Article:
Oraya Therapeutics announced that initial three-year safety follow-up data from its INTREPID study of Oraya Therapy stereotactic radiotherapy for the treatment of wet age-related macular degeneration (AMD) were presented for the first time during the America Academy of Ophthalmology’s (AAO) annual meeting in New Orleans.
The new data from 55 patients who have reached the three-year follow-up visit offer ongoing evidence of Oraya Therapy’s favorable safety profile.
The 36-month follow-up entailed detailed review of color fundus photos and fluorescein angiography, which identifies microvascular changes potentially due to radiation.
Significantly, 2 of 18 patients previously identified with radiation-related microvascular changes showed normalization of the vasculature, and only one new case showed evidence of microvascular change that may have affected vision.
"These new data are very encouraging, especially the normalization of previously identified microvascular changes in selected patients," said Darius Moshfeghi, M.D., of Stanford University’s Byers Eye Institute, who presented the information. "Coupled with a 45 percent reduction in anti-VEGF injections and stable vision over two years for ideal response candidates, the data lend further support of this therapy as an exciting new option in the treatment of wet AMD."
The three-year data follow closely behind the release of the INTREPID two-year results, and the publication of the one-year results in the September 2013 issue of Ophthalmology, the highly respected peer-reviewed journal of the AAO.
The two-year results showed that a broadly inclusive cohort of previously treated wet AMD patients continued to receive the benefit of a 25 percent mean reduction in anti-VEGF injections over two years.
The targeted patient population maintained an impressive 45% mean reduction in injections through the two-year visit, with stable vision.
In two years, half of the patients required only one additional injection beyond baseline and 23 percent required zero additional injections.
Furthermore, the overall safety profile was positive, with only 1% of treated patients showing evidence of microvascular changes due to radiation that could affect vision outcomes.
The ideal response candidates were identified at the one-year time point through post-hoc analysis as patients with significant baseline fluid in the retina and a lesion size of 4 mm or less in greatest linear dimension, corresponding to the diameter of the X-ray treatment beam.
The majority of existing and new wet AMD patients meet these criteria, indicating that the benefits of Oraya Therapy are broadly applicable to the wet AMD patient population.
"Although these data provide early insights into the three-year results of the INTREPID trial, we are very encouraged by the continued demonstration of safety and efficacy of Oraya Therapy. Notably, this initial information provides further validation of the therapy’s potential to ease the burden associated with frequent anti-VEGF injections for patients and physicians alike," said Oraya Therapeutics president and CEO Jim Taylor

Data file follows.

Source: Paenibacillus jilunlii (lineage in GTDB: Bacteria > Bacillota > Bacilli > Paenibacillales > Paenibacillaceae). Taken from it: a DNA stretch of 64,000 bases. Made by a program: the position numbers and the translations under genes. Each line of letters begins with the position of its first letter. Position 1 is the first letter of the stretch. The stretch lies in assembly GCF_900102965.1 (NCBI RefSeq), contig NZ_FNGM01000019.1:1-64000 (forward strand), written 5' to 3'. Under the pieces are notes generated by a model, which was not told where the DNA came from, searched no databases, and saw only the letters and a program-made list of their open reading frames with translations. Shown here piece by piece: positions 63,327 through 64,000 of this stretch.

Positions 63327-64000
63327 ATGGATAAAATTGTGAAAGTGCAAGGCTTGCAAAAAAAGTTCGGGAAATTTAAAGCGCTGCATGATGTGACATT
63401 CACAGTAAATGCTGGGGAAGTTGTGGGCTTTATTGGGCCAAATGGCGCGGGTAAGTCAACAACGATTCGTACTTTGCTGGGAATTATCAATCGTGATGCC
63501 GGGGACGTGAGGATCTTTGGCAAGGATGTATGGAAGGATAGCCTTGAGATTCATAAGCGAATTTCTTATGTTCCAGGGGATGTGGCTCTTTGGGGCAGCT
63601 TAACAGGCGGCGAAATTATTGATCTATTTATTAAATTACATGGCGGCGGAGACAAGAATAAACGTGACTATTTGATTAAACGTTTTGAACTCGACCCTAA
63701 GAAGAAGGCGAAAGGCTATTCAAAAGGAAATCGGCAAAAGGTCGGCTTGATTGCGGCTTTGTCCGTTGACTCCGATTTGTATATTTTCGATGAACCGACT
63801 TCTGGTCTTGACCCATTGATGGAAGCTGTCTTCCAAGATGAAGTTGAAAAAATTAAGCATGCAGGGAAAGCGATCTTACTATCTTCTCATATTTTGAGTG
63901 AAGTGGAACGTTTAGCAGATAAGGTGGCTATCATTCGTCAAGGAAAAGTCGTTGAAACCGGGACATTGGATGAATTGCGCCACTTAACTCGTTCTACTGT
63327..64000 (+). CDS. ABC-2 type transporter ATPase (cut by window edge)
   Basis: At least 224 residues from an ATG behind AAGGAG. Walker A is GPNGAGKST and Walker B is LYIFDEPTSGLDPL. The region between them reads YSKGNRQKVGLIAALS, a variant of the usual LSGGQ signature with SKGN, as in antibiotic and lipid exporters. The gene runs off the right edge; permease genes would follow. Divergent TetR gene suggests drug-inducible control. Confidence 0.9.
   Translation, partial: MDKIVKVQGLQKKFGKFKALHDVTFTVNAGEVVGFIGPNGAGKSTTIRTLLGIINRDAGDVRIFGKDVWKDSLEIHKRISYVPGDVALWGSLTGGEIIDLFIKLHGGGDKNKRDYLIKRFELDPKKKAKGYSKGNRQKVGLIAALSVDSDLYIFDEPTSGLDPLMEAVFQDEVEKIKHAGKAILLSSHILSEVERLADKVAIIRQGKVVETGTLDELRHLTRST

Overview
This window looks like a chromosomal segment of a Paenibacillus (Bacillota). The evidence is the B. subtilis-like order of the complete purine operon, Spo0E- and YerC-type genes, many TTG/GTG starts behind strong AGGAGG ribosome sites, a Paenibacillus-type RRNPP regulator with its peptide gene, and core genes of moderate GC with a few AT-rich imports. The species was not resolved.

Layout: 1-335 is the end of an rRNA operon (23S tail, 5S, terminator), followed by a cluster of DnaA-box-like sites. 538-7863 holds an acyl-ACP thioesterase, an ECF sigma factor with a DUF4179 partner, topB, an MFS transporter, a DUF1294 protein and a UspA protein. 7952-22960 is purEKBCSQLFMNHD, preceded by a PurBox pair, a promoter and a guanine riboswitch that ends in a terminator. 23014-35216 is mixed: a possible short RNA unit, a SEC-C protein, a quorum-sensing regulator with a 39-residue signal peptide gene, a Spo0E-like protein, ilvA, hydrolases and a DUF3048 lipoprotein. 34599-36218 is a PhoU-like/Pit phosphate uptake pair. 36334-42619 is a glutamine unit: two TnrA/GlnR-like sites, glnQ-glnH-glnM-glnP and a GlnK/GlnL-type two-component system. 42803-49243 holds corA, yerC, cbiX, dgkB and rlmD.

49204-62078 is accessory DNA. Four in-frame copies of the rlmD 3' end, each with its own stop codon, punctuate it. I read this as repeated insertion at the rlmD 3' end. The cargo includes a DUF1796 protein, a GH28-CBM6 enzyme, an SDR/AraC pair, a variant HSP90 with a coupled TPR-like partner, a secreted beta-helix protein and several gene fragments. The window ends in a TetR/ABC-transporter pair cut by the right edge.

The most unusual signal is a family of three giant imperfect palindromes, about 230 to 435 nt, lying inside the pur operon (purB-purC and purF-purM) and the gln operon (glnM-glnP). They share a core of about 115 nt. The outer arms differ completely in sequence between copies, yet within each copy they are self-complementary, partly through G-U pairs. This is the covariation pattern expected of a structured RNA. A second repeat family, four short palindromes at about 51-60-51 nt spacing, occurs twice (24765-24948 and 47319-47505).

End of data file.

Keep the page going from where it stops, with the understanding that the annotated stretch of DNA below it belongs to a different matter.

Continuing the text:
"As the population ages, it’s important that new treatments are introduced to meet the challenges posed by the growing number of wet AMD patients. From our experiences with the commercial roll-out of Oraya Therapy in the United Kingdom and Switzerland, we know that retinal physicians appreciate a treatment option that can be administered by a trained operator and that patients are eager for treatments that are non-invasive, quick and require no recovery time."
Three-year safety follow-up data on the full trial cohort are expected in the summer of 2014.
The INTREPID study was the first to evaluate the effectiveness and safety of the Oraya Therapy in conjunction with as-needed anti-VEGF injections, and is the only sham-controlled double-masked trial to assess stereotactic radiotherapy for wet AMD.
The study met primary and secondary endpoints, showing that Oraya Therapy significantly reduces the need for anti-VEGF injections for patients with wet AMD while maintaining vision in the presence of a favorable safety profile.
Twenty-one sites in five European countries participated in the trial, with a total enrollment of 230 patients while 212 patients were followed through the two-year visit.
The Oraya Therapy uses low-energy, highly targeted X-rays for the treatment of wet AMD. Intended as a one-time procedure, it is non-invasive, rapid, relatively comfortable for the patient and easy for a trained operator to perform.
The total procedure time is typically less than 20 minutes. The IRay Radiotherapy System’s delivery approach, targeting algorithm, unique eye stabilization and tracking methods are all proprietary.
The Oraya Therapy was first introduced in the UK and is currently available at the Optegra Eye Hospitals in Guildford and Manchester, as well as the VistaKlinik in Basel, Switzerland.